Ha! Ha! thanks Keng for that analogy between programmers and prostitutes. it was really funny.

According to his bio, Grady Booch sings and plays harp. No clue if he is any good, though :wink:

I don’t have a lot to add, except to agree that I am both a musician and a programmer, and that I also see many parallels. I think many of the things that make music hard, like the ability to step back and think abstractly about the work, as well as the tenacity required to do anything great, are the same things that make programming hard.

One interesting note is that I’ve ALWAYS loved music, but initially I was drawn to a very non-computer oriented field of study; I only ended up in software development because I enjoyed my programming courses so much I couldn’t see myself having any other career. That KIND OF points to the existence of innate characteristics that musicians (and music lovers) might share with programmers…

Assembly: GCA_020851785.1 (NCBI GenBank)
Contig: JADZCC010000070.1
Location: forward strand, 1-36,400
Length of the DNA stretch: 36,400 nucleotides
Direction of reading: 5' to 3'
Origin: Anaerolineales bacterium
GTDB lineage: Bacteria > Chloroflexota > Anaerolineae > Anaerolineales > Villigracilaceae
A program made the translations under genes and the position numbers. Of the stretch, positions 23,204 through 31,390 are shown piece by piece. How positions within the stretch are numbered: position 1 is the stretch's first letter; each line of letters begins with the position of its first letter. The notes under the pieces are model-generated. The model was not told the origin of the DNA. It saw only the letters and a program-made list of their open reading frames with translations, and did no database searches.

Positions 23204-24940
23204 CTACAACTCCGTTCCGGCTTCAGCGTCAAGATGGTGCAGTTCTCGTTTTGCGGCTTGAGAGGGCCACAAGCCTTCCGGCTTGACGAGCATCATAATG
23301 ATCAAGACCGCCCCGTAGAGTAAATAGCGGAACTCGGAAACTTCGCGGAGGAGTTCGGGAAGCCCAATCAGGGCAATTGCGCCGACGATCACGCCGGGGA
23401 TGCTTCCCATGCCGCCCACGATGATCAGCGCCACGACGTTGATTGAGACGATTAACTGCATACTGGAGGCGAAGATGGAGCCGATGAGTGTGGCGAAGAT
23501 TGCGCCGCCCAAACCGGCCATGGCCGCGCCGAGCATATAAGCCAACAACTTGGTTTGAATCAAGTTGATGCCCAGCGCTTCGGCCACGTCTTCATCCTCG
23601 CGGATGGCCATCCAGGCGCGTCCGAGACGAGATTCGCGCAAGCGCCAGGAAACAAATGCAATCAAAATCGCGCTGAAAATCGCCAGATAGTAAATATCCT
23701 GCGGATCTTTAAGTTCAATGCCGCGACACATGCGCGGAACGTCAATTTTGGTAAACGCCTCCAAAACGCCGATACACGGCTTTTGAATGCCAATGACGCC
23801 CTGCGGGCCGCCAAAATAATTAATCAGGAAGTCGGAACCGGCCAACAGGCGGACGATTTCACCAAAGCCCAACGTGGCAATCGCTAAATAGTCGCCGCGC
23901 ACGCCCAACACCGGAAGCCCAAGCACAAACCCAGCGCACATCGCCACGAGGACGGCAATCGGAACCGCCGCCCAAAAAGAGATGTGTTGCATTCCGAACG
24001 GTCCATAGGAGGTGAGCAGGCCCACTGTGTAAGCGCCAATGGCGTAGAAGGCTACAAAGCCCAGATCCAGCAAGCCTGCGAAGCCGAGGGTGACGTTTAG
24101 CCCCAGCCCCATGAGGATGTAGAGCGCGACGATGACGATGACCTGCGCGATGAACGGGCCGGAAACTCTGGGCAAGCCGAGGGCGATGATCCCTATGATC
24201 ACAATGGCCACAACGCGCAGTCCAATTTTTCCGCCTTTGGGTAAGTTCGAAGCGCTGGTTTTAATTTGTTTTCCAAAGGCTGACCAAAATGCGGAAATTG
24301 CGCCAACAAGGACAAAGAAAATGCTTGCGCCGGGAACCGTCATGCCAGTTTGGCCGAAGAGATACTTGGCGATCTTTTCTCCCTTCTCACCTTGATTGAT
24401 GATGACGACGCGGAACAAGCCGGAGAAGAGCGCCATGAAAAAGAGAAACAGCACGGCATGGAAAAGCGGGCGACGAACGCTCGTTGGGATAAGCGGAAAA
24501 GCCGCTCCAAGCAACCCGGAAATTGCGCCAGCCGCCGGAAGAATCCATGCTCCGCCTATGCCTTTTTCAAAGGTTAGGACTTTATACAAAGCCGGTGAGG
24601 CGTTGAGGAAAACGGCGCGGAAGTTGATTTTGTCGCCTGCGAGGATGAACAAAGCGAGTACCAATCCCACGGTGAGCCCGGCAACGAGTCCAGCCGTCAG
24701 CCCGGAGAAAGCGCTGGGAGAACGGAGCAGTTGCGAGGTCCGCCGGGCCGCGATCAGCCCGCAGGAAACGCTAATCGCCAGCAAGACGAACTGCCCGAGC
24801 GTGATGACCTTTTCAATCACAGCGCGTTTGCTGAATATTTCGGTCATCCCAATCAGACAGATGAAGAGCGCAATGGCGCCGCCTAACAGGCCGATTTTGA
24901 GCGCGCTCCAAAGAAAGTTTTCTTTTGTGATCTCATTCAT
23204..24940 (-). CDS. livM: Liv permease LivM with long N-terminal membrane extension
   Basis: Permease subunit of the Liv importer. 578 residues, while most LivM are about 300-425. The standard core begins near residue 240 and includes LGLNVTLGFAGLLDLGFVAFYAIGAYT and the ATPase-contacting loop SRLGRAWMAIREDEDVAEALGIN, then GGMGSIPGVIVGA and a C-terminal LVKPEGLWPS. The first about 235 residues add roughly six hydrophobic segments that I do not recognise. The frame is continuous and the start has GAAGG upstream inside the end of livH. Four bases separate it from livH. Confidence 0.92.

I just wrote a short notice about Programmers and Cretivity and the connection between creativity vs creating music. We have an programmer in our company that plays in a band and makes both great programs and music. (music video in the link)
(In swedish)

First before getting into too heated a debate about us it would make sense to figure out if the correlation that programmers have for being musicians is significantly higher than a lot of other possible professions.

Even so, would it matter much to you?

Anyway, some other things you might want to consider:

a) There are a lot of programmers out there. Each one usually has another talent other than programming and so some number of them are bound to fall into the musician category.
b) In general, programming is a job requiring a little more intellect and mental perseverance than other jobs. Having these two make accomplishing most things easier.

It is probably more than a correlation - I play in a professional orchestra (see web link) and am a professional developer here ( It makes for a busy September - June :slight_smile: